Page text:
By Susan Cornwell
WASHINGTON, Oct 29 (Reuters) - American consumers' initial experience on the Obamacare website Healthcare.gov has been inadequate and unacceptable, a key administration official overseeing the troubled launch told a congressional panel on Tuesday.
Marilyn Tavenner, director of the agency in charge of setting up the online insurance exchanges, said the administration was determined to repair the glitches, but experts were still diagnosing the problems and have much work ahead.
"The initial consumer experience of Healthcare.gov has not lived up to the expectations of the American people and is not acceptable," Tavenner, a former nurse who heads the U.S. Centers for Medicare and Medicaid Services, said in prepared testimony to the House Ways and Means Committee.
"We are committed to fixing these problems as soon as possible," she said.
It has been four weeks since the website at the center of President Barack Obama's signature healthcare law was switched on, but it has been plagued by error messages, delays and bugs, which information technology experts from both the government and private contractors have been scrambling to fix.
On Sunday, a data center outage prevented Americans from enrolling in the subsidized health insurance provided for under Obama's Affordable Care Act, also called Obamacare. The site was back up on Monday.
Republicans have seized on the troubled website to further attack Obamacare and question whether administration officials hid problems before the launch. They are expected to press Tavenner on testimony she gave in August, when she said work was on track to roll out a tested website that would make it easy for Americans to enroll for insurance.
Tavenner said in her testimony for Tuesday that an "initial wave of interest stressed the account service, resulting in many consumers experiencing difficulty signing up, while those who were able to sign up sometimes had problems logging in."
She also placed some blame on the contractors helping to build and maintain the website, saying a subset of them "have not met expectations." She did not name the contractors.
A "new infusion of talent" has been brought in and experts are working aggressively to diagnose the parts that are still experiencing problems, Tavenner said. They are continuing to add capacity, and more people are creating accounts, she said.
"We are pleased with these quick improvements, but we know there is still significant, additional work to be done," she said.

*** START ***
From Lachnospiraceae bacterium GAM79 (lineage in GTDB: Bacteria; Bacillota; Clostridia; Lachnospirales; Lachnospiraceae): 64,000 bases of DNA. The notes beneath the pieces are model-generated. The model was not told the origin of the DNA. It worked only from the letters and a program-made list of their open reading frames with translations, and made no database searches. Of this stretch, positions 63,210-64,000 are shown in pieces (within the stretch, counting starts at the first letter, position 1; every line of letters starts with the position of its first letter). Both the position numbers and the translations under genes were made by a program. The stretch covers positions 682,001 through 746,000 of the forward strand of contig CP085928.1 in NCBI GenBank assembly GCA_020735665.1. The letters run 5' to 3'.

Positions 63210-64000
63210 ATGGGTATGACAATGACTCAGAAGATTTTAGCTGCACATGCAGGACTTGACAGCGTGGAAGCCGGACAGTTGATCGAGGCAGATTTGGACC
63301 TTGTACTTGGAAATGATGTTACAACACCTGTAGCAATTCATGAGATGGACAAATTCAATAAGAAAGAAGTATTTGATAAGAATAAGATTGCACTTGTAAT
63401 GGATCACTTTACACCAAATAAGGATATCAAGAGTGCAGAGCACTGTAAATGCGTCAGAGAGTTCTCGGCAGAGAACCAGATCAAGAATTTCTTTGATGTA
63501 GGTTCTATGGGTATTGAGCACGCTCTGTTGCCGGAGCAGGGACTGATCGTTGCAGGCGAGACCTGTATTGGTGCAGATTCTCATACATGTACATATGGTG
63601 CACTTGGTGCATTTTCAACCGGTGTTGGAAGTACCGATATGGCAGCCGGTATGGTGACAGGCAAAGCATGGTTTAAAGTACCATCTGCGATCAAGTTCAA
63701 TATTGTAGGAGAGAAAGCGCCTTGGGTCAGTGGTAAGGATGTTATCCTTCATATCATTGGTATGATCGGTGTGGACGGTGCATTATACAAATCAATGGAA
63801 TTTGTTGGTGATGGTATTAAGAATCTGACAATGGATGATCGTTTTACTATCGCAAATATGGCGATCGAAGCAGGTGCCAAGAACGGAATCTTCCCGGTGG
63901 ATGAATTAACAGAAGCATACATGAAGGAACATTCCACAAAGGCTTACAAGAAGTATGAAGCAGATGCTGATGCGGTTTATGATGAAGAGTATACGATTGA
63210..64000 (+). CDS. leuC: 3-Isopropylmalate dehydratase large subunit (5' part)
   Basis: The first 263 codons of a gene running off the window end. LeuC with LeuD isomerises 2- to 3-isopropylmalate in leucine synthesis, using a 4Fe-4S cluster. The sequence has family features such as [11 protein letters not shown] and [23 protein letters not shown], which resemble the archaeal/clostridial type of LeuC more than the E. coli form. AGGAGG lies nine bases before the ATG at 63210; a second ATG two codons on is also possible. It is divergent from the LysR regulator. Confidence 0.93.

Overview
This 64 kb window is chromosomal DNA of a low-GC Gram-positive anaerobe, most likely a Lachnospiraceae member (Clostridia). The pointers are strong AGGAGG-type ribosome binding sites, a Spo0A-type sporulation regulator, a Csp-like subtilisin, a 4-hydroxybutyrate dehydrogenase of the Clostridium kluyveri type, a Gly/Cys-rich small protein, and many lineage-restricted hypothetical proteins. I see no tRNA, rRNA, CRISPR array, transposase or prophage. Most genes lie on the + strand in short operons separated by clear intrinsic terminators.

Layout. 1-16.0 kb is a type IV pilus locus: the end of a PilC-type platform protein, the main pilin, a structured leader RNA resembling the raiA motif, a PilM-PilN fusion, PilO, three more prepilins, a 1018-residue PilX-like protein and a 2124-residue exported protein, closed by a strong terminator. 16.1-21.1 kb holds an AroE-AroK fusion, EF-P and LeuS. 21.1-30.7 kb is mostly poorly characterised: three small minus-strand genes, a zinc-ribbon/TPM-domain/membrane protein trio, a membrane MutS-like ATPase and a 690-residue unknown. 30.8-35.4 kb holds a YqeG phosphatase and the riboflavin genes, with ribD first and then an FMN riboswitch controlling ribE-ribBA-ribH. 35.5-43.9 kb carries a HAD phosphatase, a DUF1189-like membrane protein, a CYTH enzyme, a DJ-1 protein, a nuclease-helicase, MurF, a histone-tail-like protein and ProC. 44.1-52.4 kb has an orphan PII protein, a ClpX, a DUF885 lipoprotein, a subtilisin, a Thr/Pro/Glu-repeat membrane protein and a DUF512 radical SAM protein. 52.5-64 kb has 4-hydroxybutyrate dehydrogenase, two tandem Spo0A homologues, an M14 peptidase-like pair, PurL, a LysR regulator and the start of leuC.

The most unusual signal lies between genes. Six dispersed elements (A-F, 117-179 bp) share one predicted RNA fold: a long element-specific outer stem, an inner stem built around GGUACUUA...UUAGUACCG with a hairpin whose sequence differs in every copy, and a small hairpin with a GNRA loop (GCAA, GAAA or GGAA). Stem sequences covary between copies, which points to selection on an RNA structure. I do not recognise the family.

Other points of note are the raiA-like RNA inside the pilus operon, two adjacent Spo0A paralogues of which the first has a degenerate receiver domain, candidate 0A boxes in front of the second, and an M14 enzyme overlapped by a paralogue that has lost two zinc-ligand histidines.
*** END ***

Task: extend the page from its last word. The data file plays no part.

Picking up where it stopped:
Tavenner's testimony before the House Ways and Means Committee marks the second congressional hearing to examine the problems with the program's rollout. Last week, contractors who worked on the site told a different panel that the administration launched it after only a minimum of system-wide testing.
Tavenner, 62, was confirmed for her job by the Senate in May. She had been optimistic about the rollout when questioned by lawmakers about it in April and again in August.
She is appearing before Congress one day before her boss, U.S. Health and Human Services Secretary Kathleen Sebelius, testifies to Congress on the same subject.
With Obama adviser Jeffrey Zients saying Healthcare.gov should be fixed by the end of November, experts say the administration could lose the interest of healthy younger adults aged 18-35 for whom the website was seen as a major avenue for enrollment.
On Monday, the White House issued a report promoting the program for young people. Based partly on Census data, it said 46 percent of young adults who live alone in 34 states could get health coverage for $50 a month or less under Obamacare.
Republicans in Congress have introduced a flurry of legislation they say is aimed at protecting the public from the problem-plagued rollout.
Senators Marco Rubio and Jerry Moran have a bill to delay - until six months after the troubled Healthcare.gov is fully functioning - the mandate requiring most Americans to have health insurance in 2014 or pay a penalty.
Fred Upton, the Republican chair of the House, Energy and Commerce Committee, has also produced a bill allowing insurers to maintain existing health plans in 2014 outside the new online health insurance exchanges - even if they do not meet the benefit standards of Obamacare.